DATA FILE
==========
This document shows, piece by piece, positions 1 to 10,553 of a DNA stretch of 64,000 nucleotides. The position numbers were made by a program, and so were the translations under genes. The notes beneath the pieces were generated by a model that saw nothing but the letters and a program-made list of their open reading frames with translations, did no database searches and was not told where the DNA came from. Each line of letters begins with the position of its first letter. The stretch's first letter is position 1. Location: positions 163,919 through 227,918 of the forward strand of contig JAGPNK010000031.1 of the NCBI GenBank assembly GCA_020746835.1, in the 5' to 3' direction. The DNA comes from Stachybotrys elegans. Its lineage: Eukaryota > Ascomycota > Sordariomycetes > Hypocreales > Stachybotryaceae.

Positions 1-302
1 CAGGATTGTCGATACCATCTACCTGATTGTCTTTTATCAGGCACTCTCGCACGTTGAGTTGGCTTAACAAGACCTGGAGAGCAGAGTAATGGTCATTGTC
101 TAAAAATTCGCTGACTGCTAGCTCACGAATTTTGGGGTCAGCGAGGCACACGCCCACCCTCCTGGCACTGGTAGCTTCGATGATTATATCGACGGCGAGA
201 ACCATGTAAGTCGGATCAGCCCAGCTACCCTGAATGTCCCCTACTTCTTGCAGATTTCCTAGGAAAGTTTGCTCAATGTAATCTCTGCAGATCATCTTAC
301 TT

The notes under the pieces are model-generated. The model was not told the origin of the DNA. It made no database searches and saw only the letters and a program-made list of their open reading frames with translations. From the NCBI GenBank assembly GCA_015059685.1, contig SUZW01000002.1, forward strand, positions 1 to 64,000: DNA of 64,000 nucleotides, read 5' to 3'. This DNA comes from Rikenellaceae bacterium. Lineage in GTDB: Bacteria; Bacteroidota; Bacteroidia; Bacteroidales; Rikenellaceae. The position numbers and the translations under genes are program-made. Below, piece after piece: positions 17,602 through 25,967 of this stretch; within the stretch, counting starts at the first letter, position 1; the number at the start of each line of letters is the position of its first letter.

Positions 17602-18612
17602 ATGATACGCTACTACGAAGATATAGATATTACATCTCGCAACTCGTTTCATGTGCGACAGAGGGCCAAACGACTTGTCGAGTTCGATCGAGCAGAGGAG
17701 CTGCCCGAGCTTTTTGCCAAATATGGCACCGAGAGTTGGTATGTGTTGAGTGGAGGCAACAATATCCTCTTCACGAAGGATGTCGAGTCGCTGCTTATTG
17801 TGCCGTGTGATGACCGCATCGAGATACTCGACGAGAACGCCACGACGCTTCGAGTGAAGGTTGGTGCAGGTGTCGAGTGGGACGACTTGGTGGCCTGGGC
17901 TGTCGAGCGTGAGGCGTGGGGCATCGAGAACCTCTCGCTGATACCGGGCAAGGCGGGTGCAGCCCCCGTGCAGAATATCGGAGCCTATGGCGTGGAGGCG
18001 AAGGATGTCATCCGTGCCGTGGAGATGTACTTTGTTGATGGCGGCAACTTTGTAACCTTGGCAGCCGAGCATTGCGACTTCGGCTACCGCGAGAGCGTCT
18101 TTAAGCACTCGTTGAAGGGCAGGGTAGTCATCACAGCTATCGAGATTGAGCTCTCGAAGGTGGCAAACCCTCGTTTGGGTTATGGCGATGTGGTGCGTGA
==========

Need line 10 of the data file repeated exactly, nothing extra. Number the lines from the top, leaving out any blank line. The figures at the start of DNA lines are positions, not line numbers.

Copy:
17701 CTGCCCGAGCTTTTTGCCAAATATGGCACCGAGAGTTGGTATGTGTTGAGTGGAGGCAACAATATCCTCTTCACGAAGGATGTCGAGTCGCTGCTTATTG